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Young Men and Fire Paperback – 1992
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Preloaded Digital Audio Player, Audiobook, Unabridged
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From Publishers Weekly
Copyright 1992 Reed Business Information, Inc. --This text refers to the Hardcover edition.
Top Customer Reviews
The publishing world has seen a plethora of non-fiction books on tragedies and natural disasters in recent years, with "The Perfect Storm" and "Into Thin Air" perhaps the most successful. But those two bestsellers pale in comparison with the subtlety, the grace, and the sheer power of Maclean's story of discovering what happened to a dozen young firejumpers on a steep Montana hillside many years ago. In the final fifty pages, as remembrances of survivors mix with a technical discussion of wind and flames, Maclean's prose is so vivid, so pure, so unadornedly beautiful that I had to put the book down three or four times because my eyes were filling with tears. 'Tis a rare work of non-fiction that can do that!
I am a deeply urban person. I know nothing of forestry or firefighting. I have never been to Montana. And I was gripped by this book from start to finish, even as Maclean skilfully avoids even the slightest shred of bathos or melodrama. It is a marvelous meditation on heroism and death, and on masculinity itself, and well, well worth the read.
The book is basically cut in half, with the first half being a re-telling of the story of the Mann Gulch fire, and the second half being more of an expository on how Maclean researched the facts of the event in order to tell the story. Quite honestly, I was bored with the book when I started it, despite the fact that the event was tragic and the characters were heroic. It felt more like a newspaper article than the literature I loved in "A River..."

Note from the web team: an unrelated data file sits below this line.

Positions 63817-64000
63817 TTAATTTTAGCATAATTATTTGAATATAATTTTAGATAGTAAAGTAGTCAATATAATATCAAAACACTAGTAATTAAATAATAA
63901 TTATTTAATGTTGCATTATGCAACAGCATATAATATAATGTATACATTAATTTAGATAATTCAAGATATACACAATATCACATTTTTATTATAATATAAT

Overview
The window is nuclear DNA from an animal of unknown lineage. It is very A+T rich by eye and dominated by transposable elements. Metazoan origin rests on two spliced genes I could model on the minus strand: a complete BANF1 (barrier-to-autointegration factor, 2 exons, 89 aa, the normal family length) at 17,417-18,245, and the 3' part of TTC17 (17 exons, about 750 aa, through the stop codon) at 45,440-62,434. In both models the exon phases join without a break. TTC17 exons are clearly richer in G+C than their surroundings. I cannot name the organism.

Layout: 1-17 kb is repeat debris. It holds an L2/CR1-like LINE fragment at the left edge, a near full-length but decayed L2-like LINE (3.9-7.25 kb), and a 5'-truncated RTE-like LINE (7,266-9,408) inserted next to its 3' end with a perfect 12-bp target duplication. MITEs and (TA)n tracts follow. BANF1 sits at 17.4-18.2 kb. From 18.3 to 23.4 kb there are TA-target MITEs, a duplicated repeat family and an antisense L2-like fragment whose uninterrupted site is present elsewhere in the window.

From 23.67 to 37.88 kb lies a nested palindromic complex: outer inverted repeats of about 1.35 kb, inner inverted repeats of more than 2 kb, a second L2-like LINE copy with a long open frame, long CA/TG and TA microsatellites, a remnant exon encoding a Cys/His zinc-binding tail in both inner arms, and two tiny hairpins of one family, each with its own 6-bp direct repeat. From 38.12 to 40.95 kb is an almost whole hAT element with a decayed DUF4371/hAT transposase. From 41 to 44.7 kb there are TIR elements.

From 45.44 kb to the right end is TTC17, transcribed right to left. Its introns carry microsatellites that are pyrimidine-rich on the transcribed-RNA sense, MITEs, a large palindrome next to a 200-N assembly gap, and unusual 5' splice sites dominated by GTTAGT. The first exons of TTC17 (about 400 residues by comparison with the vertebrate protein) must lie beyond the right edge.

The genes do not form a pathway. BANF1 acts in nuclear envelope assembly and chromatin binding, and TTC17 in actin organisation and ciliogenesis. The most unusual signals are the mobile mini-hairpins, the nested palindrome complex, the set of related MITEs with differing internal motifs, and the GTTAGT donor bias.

But, as I pushed through the story, I came to appreciate it for what it is. Mclean exudes passion for this subject, and this book is really a beautiful intersection of his prose-like writing style (it's there, if less visibly than in "A River..."), his inexplicable passion for a subject to which he had no direct connection, and basic forensic study (ala CSI TV shows.)
Being a lover of outdoors and books that take place there, I can appreciate Mclean's felt kinship with the Smokejumpers that are the central figures in this story. I was entertained by his constant ratings and comparisons of woodsmen that enter his story, much like others debate the merits of sports figures or politicians throughout time. And that leads me to this point -- Mclean was a lover of the woods and the mountains and his brethern who shared this passion. Towards the end of his life, he found a passion that helped him to keep his mind sharp and to exert himself in the mountains he loved. The exercise was cathartic.Read more ›
Most Recent Customer Reviews
this is my manyth copy -- I keep lending it out and not getting it back. I assume that means my friends liked it as much as I do. Read morePublished 8 days ago by R. OKEEFE
In depth coverage with both scientific and spiritual components. The author's telling brings with it so much humanity of our interactions with nature. Read morePublished 1 month ago by James Nickle
Part poem, novel, memoir and documentary. An enjoyable book to read.Published 1 month ago by Ed Wells
Pure, absolute poetry. Insightful, and a revealing history of a tragic event, but ultimately this is written as a form of poetry. Read morePublished 1 month ago by James Kane
Sometimes profound, but more often rambling and disorganized. Did not flow well. Also moving between maps and text was difficult in Kindle version.Published 1 month ago by Ozzie06
Easy to listen too - gripping story extremely well researched.Published 2 months ago by Patrick sluss
I wish his son John would recreate this book somehow. I've read his books on the Thirty Mile fire and the Storm King Mtn fire and found them to be more reader-friendly. Read morePublished 3 months ago by The Sleepless Knight